attacking Death is by no means an uncommon result, but more frequently the victim becomes hopelessly insane or is paralysed." Mr. Finch-Hatton was himself bitten. He took up the piece of his leg where the bite was between the finger and thumb, and cut it clean out. "I always had some ammonia with me, and I rubbed a quantity of it in. Certainly not more than ten seconds elapsed between the time I was bitten and when I cut the piece out. But the pain was intense for days, the whole leg swelled and became soft, like dough. The place itself became a running sore, which did not heal for four months afterwards." And there are centipedes and scorpions, and "the real pests of the bush," worse than mosquitoes, the flies. Then there are the blacks, who, " even when half-tame in the settled districts, cannot resist the temptation of spearing the traveller," to say nothing of lifting the cattle. Mr. Finch- Hatton's partner— "Was digging one day in the garden. Suddenly be became aware that half a dozen of these as they are called, were creeping at him through the long grass, armed with spears and boomerangs. Be waited until they got about fifty yards off, and then, as they stood up ready to sling their spears at him, he suddenly pointed his spade at them like a gun. Two warriors fell flat down on the spot from sheer fright, upsetting a third who was just about starting to flee. Two of the remaining then tried to run away so fast that they hardly made any progress at all, and the last one, while scattering a Parthian glance at the object of terror in his rear, ran with awful violence against a gigantic gam-tree."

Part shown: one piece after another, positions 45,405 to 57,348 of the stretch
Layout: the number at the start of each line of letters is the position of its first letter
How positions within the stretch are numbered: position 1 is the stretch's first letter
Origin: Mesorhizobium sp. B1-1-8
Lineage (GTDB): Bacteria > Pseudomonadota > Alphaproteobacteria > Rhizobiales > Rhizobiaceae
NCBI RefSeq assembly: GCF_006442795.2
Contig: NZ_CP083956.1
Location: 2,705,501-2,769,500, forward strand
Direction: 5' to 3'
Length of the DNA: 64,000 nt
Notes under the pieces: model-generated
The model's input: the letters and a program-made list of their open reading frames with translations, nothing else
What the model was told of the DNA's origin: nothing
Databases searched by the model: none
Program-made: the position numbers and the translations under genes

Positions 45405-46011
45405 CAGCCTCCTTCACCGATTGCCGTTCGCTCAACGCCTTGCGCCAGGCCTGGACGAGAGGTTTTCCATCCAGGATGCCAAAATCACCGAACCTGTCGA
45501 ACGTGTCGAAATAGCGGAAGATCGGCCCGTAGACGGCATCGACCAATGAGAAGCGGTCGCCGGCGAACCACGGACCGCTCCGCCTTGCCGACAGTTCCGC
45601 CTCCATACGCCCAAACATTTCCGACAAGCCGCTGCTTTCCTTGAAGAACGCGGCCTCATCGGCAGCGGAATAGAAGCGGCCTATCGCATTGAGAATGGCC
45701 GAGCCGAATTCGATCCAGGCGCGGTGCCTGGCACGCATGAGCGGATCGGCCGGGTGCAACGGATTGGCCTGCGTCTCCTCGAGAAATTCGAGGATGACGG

In revenge, " whether the Blacks deserve any mercy at the hands of the pioneering squatters is an open question, but that they get none is certain." Yet Queensland is crying out for black-labour, and kidnaps coolies wherever it can bribe or seize them. As to this, Mr. Finch-Hatton is on the side of the planters. Of course such revelations as those lately made by the Royal Commission are " circulated by sensation-mongers" and " very much exaggerated," though there is " enough truth in them to make it extremely dangerous for the planter that things should be allowed to continue as they are." And so the author's remedy is that the Government should tarn kidnapper and slave-driver for the benefit of the planters ; but instead of kidnapping the South-Sea Islanders, who, from a story Mr. Finch-Hatton relates, can prove danger- ous on occasions, he wants them to import the mild Hindoo. In fact, the planters, abetted by the squatters, want to convert Queensland into another Jamaica or Southern States. The Whites who are not planters or squatters naturally object. On the other hand, the squatters object to the white cultivator almost as mach as the planters do. The squatter takes up a large tract of country, many square miles in extent, and makes a fortune by turning it into a sheep ran or a cattle-drive. He has originally a lease for twenty-one years. At the end of that time intending farmers, whom Mr. Finch-Hatton, with his usual urbanity, designates "an impecunious tribe of jackals armed with manhood suffrage," are allowed to select for agricultural purposes a portion of the land, over which, however, the squatter is given a prior option of purchase. By the investment of a portion of his gains in the purchase of part of the land he holds, he can retain a domain •more than ample. Yet this equitable, and to the squatter favourable, arrangement is " wholesale and unjustifiable robbery," and every other epithet in the extensive vocabulary of abuse which your genteel and aristo- cratic Tory seems to consider his birthright, as it certainly is a mark of his breeding. The language used by Mr. Finch- Hatton and his like ought to be an additional warning, if such were needed, to the inhabitants of Queensland and all the other Colonies against allowing a territorial aristocracy, with all the venom and none of the historic tradi- tions of noblesse oblige, to spring up in their domains. If it is considered robbery to resume the land after a twenty- one years' lease, the colony might, perhaps, do well to let it only for fourteen years. According to the author's figures, an ample fortune can be made in that period ; and the squatter, the Ishmael of the Colonies, after having opened up the country and made his fortune, had better, in the interests of all, make room for the tiller of the soil,—the sturdy cultivator who was the founder and still is the backbone of the Aryan and particularly of the English race. Under Mr. Finch-Hatton's evil guidance we have wandered off into the domain of politics. If the reader will refuse to follow us, and confine his attentions to the first seventeen chapters and 270 pages out of the 380 odd which make up the book, he will get a good deal of amusement and some information.